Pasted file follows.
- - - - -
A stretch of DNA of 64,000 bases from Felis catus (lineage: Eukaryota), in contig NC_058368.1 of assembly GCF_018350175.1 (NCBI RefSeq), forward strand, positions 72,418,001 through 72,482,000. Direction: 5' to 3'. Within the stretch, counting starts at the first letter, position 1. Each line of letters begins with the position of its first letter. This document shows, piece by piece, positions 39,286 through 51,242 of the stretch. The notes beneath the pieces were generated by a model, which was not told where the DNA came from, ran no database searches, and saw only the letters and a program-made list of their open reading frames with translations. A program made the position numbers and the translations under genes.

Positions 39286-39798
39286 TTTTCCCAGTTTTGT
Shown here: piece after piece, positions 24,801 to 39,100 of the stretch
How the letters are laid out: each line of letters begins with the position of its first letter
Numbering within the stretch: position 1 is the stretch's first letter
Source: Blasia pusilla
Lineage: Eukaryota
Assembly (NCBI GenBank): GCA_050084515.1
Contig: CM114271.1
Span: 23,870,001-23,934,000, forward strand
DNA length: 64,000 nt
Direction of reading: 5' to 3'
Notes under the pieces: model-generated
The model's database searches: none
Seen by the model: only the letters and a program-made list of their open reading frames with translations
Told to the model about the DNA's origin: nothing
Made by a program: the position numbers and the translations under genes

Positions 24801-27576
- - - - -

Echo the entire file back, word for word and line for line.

A stretch of DNA of 64,000 bases from Felis catus (lineage: Eukaryota), in contig NC_058368.1 of assembly GCF_018350175.1 (NCBI RefSeq), forward strand, positions 72,418,001 through 72,482,000. Direction: 5' to 3'. Within the stretch, counting starts at the first letter, position 1. Each line of letters begins with the position of its first letter. This document shows, piece by piece, positions 39,286 through 51,242 of the stretch. The notes beneath the pieces were generated by a model, which was not told where the DNA came from, ran no database searches, and saw only the letters and a program-made list of their open reading frames with translations. A program made the position numbers and the translations under genes.

Positions 39286-39798
39286 TTTTCCCAGTTTTGT
Shown here: piece after piece, positions 24,801 to 39,100 of the stretch
How the letters are laid out: each line of letters begins with the position of its first letter
Numbering within the stretch: position 1 is the stretch's first letter
Source: Blasia pusilla
Lineage: Eukaryota
Assembly (NCBI GenBank): GCA_050084515.1
Contig: CM114271.1
Span: 23,870,001-23,934,000, forward strand
DNA length: 64,000 nt
Direction of reading: 5' to 3'
Notes under the pieces: model-generated
The model's database searches: none
Seen by the model: only the letters and a program-made list of their open reading frames with translations
Told to the model about the DNA's origin: nothing
Made by a program: the position numbers and the translations under genes

Positions 24801-27576